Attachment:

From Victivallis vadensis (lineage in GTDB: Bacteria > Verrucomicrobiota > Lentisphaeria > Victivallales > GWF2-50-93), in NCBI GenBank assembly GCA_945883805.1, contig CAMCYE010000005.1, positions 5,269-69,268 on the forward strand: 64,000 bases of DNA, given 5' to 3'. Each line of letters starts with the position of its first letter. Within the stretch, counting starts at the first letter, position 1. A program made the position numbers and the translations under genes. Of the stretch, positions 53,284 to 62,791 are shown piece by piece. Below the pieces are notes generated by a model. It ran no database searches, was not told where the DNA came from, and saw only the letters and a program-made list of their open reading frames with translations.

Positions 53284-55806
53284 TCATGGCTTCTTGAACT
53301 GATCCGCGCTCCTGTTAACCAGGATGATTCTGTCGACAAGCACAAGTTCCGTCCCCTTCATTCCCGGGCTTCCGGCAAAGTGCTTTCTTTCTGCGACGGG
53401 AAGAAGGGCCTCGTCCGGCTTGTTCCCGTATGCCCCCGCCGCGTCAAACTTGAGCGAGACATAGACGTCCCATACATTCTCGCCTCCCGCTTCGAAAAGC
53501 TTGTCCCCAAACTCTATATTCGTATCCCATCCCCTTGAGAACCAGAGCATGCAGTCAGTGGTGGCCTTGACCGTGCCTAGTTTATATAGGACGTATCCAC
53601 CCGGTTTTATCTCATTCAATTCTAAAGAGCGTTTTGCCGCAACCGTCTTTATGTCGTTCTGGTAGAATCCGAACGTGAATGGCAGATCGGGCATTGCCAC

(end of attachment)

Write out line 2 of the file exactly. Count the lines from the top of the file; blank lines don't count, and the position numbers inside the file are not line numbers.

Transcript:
Positions 53284-55806